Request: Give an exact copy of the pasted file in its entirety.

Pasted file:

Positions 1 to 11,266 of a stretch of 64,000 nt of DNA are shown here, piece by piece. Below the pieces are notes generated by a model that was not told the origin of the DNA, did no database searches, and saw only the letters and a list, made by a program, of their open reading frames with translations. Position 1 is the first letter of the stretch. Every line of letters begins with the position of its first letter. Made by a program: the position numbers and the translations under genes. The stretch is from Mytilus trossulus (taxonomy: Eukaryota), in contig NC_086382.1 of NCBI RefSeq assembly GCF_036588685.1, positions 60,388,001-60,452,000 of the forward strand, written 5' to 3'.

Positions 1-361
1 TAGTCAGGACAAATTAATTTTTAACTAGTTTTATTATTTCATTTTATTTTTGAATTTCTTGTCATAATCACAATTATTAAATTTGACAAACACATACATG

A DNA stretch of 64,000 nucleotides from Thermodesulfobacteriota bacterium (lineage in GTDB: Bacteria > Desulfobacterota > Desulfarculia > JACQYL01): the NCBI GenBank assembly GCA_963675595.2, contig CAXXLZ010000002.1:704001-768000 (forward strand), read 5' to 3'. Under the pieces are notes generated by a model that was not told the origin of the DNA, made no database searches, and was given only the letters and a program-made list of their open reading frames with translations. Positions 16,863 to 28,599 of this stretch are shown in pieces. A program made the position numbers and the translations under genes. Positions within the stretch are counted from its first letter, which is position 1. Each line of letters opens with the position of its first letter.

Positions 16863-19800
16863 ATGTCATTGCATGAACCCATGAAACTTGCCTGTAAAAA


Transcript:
Positions 1 to 11,266 of a stretch of 64,000 nt of DNA are shown here, piece by piece. Below the pieces are notes generated by a model that was not told the origin of the DNA, did no database searches, and saw only the letters and a list, made by a program, of their open reading frames with translations. Position 1 is the first letter of the stretch. Every line of letters begins with the position of its first letter. Made by a program: the position numbers and the translations under genes. The stretch is from Mytilus trossulus (taxonomy: Eukaryota), in contig NC_086382.1 of NCBI RefSeq assembly GCF_036588685.1, positions 60,388,001-60,452,000 of the forward strand, written 5' to 3'.

Positions 1-361
1 TAGTCAGGACAAATTAATTTTTAACTAGTTTTATTATTTCATTTTATTTTTGAATTTCTTGTCATAATCACAATTATTAAATTTGACAAACACATACATG

A DNA stretch of 64,000 nucleotides from Thermodesulfobacteriota bacterium (lineage in GTDB: Bacteria > Desulfobacterota > Desulfarculia > JACQYL01): the NCBI GenBank assembly GCA_963675595.2, contig CAXXLZ010000002.1:704001-768000 (forward strand), read 5' to 3'. Under the pieces are notes generated by a model that was not told the origin of the DNA, made no database searches, and was given only the letters and a program-made list of their open reading frames with translations. Positions 16,863 to 28,599 of this stretch are shown in pieces. A program made the position numbers and the translations under genes. Positions within the stretch are counted from its first letter, which is position 1. Each line of letters opens with the position of its first letter.

Positions 16863-19800
16863 ATGTCATTGCATGAACCCATGAAACTTGCCTGTAAAAA